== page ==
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A List of Essential Web Design Skills

Updated on August 28, 2011


Your Web Designer Needs To Know These Things . . .

Hi - My name is Liz, and I'm going to describe the key list of skills I think you need in order to become a freelance web designer, or web developer.

These are the skills list you need to work towards if you decide to build your own site by hand. If you are freelancing on your own, it is not the same as working as a web designer for a company. As a freelancer you need a broader understanding of a wide range of web skills. You also need to know when your skills are good enough for the job at hand, and when you need to get help.

You can also read this hub as a list of skills that your web designer should have if he or she is going to be of real value to you.

In either event, what follows is a personal opinion. So please do comment if you agree or if you disagree.

Stuff You'll Need

Before you start on your web design journey, you're going to need

  1. A fast PC (or MAC), but preferably a PC with a screen capable of a high resolution (1900 x 1200 preferably)
  2. A fast internet connection that is always on
  3. Some reliable hosting
  4. A domain name and an email address of your own
  5. You'll need software too, but much of what you need to develop your own sites is either free, or very cheap. The only really expensive software I use at the moment is Photoshop, but there are cheap (and free) alternatives to that too.

Efficient Working Environment

1900x1200 pixel display allows for easier access to necessary tools and web pages.
1900x1200 pixel display allows for easier access to necessary tools and web pages.

A Little More About That Computer Of Yours

A Quality Working Environment Matters

When you start doing web design work for yourself, you'll find you need access to a number of web pages and tools at once. You may have a number of open windows up on your screen and if your PC is under-powered, you'll find the process more frustrating than it needs to be, which will interrupt your concentration, so hinder your progress.

Why Do I Say You Need a High Resolution Screen?

The benefit in having a display with a high resolution - practically this means you won't have to move windows around in order to read a page or use a tool. The whole window containing the entire thing you are looking at, will fit on the screen. This saves time and your temper.

See How A Typical Screen Looks at 1900x1200 Pixels

If you click on the image above, it is a screenshot of my PC screen - see how many windows I can have open all at once, that I can see without having to move them around too much? This saves you HOURS of time.

Example XHTML


XHTML is the basic language of the web. Using this technology alone will enable you to write simple, text based web sites. If you put your mind to it you can learn enough of this in an afternoon to make a simple, no frills, static web site.

Now I don't advocate this if you are trying to sell your web design skills, but if you are a newbie, just starting out, you can write a very simple site just using XHTML and you can do it without too steep a learning curve.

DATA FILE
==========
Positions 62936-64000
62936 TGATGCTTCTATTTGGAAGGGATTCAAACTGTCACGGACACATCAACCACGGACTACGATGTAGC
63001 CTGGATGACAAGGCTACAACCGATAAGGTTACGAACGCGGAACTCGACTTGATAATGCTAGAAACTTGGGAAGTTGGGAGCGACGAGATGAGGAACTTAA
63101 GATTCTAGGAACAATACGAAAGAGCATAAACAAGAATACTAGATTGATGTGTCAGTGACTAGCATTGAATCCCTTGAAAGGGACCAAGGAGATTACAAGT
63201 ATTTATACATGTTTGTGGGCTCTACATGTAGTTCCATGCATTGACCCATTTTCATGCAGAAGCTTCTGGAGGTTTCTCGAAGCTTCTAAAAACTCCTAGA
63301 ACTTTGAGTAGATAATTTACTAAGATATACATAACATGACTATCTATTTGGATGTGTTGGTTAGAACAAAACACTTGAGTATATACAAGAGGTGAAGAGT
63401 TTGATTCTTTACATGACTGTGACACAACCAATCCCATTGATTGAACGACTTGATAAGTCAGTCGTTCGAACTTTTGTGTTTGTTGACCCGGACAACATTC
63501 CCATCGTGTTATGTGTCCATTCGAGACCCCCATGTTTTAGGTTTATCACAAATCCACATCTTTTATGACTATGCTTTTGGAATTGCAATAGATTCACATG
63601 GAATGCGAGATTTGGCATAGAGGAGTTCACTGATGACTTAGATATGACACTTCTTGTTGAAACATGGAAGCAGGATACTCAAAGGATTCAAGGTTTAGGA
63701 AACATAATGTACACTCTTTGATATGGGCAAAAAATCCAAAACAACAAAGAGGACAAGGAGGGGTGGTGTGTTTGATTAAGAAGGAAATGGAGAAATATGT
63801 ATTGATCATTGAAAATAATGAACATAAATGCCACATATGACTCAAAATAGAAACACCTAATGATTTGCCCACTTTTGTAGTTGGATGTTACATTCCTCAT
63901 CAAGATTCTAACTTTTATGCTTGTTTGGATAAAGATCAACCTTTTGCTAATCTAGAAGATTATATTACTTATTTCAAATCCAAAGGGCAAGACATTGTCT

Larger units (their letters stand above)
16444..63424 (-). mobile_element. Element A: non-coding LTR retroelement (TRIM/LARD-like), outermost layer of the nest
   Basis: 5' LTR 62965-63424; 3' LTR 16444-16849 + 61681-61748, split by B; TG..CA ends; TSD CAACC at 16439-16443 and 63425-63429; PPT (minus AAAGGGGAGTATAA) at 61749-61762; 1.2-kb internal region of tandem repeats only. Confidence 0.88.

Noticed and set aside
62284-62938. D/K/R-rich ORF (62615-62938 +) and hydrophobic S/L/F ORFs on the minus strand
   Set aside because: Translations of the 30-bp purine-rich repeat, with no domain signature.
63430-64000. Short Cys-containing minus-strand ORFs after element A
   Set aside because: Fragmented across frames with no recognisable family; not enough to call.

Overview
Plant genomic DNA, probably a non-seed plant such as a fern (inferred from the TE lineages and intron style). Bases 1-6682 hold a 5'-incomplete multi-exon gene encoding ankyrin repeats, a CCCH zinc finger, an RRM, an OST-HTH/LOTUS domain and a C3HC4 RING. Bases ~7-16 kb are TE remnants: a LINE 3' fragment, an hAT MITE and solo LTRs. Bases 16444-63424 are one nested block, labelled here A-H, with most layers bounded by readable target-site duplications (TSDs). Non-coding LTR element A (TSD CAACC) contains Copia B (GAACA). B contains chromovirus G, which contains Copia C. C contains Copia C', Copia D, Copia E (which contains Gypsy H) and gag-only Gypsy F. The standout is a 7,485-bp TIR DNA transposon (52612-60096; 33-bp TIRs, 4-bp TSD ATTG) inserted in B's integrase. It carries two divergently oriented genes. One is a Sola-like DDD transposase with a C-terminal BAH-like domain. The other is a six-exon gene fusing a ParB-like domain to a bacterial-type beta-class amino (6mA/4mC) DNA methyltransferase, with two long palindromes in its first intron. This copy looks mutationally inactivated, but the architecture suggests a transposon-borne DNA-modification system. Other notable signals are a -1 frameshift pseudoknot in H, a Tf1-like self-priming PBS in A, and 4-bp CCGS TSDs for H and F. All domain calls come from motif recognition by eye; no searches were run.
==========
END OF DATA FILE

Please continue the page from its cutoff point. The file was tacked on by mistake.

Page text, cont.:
An example of what XHTML looks like is shown on the right. Click the image to see it full size.

XHTML is the computer language used to build the ordinary text on a web site and display images. Almost every website you'll see is made up of XHTML or HTML. This is a relatively easy language to learn and if you put your mind to it, you'll be writing XHTML pretty well within a few hours.

You can type this stuff in using notepad or an ordinary text editor. Or you can obtain an XHTML editor which will colour code what you type and help you correct syntax (the grammar of programming languages) errors.

Same XHTML - Different CSS - See The Different Pages

Click thumbnail to view full-size
Same XHTML using different CSS and images. This is CSS Company.Same XHTML using different CSS and images. This is Tiny Blue.Same XHTML using different CSS and images. This is  Withering Beauty.Same XHTML using different CSS and images. This is Kyoto Forest.Same XHTML using different CSS and images. This is a Walk in the Garden.
Same XHTML using different CSS and images. This is CSS Company.
Same XHTML using different CSS and images. This is CSS Company.
Same XHTML using different CSS and images. This is Tiny Blue.
Same XHTML using different CSS and images. This is Tiny Blue.
Same XHTML using different CSS and images. This is  Withering Beauty.
Same XHTML using different CSS and images. This is Withering Beauty.
Same XHTML using different CSS and images. This is Kyoto Forest.
Same XHTML using different CSS and images. This is Kyoto Forest.
Same XHTML using different CSS and images. This is a Walk in the Garden.
Same XHTML using different CSS and images. This is a Walk in the Garden.

The Power of CSS

CSS stands for cascading style sheets, which is a bit of a funny name.

It basically means that if you write a nice plain XHTML web page, you can make it look completely different by applying a separate CSS style sheet file to it.

This is powerful and simple - imagine - you can write a web page that looks one way, and by only changing the style-sheet you can make it look completely different.

Click the image thumbnails on the right. Each one is exactly the same web page, using exactly the same XHTML. The only difference is each one has a different style sheet and images applied to it.

Now do understand, to get these types of results with CSS you'll need to be very good at it, and have great graphic design skills.

BUT the point I want to make is that even just using pure CSS and XHTML, (and practically no graphics), you can still achieve a simple, good looking site that people will love. Actually people tend to prefer simpler sites in the long run - the ones they visit every day.